Russian Military Plane Crash Update: First black box found in ocean

AP

The first of two black boxes from the Tupolev-154, a Russian military plane that crashed into the ocean Sunday morning, has been recovered, CNN reports. The cause of the crash remains unknown, but officials are hopeful that the flight data will offer clues as to what caused the plane to crash. The second black box, a cockpit voice recorder, has not been recovered.

According to Sputnik, a Russian state-news agency, the Russian Ministry of Defense stated that the flight data recorder was delivered to the Southeast Moscow Research Center in "fair condition" and that "its decryption will begin after technical cleaning in distilled water."

Late Monday night, crew members retrieve a piece of the Tupolev-154, the plane carrying 92 people that crashed into the ocean shortly after refueling in Sochi, Russia.Source: Vladimir Velengurin/AP
Late Monday night, crew members retrieve a piece of the Tupolev-154, the plane carrying 92 people that crashed into the ocean shortly after refueling in Sochi, Russia.  Vladimir Velengurin/AP

Maxim Sokolov, Russia's transportation minister, stated that investigators weren't ruling out terrorism, but that they plan to "base our work on the premise that technical malfunction or pilot's error caused the catastrophe," the New York Times reports.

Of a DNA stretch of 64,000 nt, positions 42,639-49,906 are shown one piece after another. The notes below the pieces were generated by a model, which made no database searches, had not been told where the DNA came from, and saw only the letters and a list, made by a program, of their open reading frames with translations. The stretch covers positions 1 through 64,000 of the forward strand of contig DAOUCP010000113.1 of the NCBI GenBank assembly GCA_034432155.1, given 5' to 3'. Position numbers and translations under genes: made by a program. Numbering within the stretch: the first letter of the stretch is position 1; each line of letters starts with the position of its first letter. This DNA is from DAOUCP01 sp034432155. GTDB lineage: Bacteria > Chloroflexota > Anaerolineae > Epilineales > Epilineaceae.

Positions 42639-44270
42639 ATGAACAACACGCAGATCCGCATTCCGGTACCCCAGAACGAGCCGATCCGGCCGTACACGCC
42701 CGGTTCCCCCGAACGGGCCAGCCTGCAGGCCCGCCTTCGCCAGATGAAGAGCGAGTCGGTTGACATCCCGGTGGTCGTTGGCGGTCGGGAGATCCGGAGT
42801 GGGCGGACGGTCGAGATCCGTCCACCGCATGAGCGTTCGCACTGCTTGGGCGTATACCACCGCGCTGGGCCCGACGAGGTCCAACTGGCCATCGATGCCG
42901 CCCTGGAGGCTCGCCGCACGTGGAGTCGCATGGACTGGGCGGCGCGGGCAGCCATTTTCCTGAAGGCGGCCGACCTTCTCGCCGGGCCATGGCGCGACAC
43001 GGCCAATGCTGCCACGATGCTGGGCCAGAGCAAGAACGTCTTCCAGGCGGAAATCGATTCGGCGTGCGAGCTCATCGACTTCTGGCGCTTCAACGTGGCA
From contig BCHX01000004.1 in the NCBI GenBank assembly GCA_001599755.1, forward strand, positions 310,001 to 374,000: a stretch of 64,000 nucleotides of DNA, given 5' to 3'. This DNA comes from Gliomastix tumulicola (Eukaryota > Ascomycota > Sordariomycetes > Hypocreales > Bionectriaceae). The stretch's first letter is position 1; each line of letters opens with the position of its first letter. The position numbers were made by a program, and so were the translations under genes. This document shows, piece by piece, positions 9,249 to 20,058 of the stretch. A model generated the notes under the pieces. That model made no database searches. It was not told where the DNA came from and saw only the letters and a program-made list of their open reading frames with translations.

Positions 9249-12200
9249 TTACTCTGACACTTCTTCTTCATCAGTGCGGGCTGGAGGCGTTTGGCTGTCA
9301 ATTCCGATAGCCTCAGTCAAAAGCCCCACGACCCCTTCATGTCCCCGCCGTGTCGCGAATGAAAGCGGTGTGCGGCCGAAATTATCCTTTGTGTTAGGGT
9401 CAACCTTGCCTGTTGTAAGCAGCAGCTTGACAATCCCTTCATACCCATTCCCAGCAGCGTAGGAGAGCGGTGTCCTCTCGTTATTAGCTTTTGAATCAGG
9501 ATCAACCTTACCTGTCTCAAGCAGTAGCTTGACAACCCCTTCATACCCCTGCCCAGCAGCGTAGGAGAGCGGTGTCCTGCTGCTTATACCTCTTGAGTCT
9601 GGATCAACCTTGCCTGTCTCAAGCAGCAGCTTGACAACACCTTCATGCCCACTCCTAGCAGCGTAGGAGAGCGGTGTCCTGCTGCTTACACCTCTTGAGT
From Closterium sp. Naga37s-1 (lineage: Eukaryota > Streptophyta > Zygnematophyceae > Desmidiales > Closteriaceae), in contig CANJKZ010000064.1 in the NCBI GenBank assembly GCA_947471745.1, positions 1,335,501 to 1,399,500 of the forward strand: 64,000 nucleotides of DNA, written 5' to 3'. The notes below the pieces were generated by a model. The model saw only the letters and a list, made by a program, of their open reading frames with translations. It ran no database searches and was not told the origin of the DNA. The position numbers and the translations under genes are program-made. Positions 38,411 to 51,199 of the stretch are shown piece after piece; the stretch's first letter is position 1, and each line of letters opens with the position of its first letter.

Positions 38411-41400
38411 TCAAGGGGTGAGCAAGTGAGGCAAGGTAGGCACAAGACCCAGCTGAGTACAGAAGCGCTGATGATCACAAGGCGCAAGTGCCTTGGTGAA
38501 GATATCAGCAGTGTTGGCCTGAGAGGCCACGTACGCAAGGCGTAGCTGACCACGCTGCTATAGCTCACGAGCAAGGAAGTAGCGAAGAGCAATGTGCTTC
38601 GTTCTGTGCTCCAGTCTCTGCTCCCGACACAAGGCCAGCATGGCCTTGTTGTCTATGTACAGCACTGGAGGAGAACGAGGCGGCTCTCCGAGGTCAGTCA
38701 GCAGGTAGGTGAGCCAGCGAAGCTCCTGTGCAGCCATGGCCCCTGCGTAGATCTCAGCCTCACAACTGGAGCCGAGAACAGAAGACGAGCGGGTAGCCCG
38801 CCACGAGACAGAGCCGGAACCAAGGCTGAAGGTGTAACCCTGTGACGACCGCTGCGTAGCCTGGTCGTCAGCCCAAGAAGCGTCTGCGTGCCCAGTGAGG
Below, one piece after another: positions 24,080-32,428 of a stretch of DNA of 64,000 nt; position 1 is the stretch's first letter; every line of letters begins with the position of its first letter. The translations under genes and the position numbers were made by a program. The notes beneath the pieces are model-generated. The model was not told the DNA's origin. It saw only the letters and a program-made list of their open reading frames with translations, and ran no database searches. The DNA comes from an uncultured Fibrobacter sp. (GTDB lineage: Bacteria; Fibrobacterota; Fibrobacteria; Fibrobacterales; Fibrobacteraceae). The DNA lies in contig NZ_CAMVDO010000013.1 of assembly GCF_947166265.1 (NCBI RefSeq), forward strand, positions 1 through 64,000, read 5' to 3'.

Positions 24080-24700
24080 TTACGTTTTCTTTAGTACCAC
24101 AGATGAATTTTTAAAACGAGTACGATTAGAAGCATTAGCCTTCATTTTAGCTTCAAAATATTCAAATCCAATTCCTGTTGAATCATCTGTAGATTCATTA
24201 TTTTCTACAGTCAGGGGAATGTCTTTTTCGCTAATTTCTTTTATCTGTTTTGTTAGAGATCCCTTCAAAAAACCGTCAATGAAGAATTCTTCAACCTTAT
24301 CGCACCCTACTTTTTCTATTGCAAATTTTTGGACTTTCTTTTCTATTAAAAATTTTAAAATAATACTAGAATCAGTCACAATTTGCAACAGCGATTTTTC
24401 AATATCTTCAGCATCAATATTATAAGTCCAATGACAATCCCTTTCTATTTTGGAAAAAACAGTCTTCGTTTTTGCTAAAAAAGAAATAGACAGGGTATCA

Russian president Vladimir Putin declared Monday a day of mourning for the victims of the Tupelov-154 crash. The Russian Ministry of Defense said there were no survivors and that so far, "12 bodies and 156 bodily remains" have been recovered, with one body identified by relatives. An unnamed source reportedly told Russian news agency Tass that 13 bodies have been recovered and there has so far been no evidence of an explosion or fire onboard the plane. 

Mourners lighting candles outside the Alexandrov Ensemble building in Moscow, Russia.Source: Alexander Zemlianichenko/AP
Mourners lighting candles outside the Alexandrov Ensemble building in Moscow, Russia.  Alexander Zemlianichenko/AP

The Tupelov-154 was carrying 92 people, consisting of 84 passengers and 8 crew members, and crashed shortly after refueling in Sochi. Sixty-four of the passengers were part of the Alexandrov Ensemble, the Russian army's official choir, and were en route to Syria to perform for Russian troops. Elizaveta Glinka, known as Dr. Liza, was confirmed among the passengers. Glinka, a humanitarian and head of the fair aid charity Spravedlivaya Pomoshch, was onboard to deliver medicine and supplies to a hospital in Syria.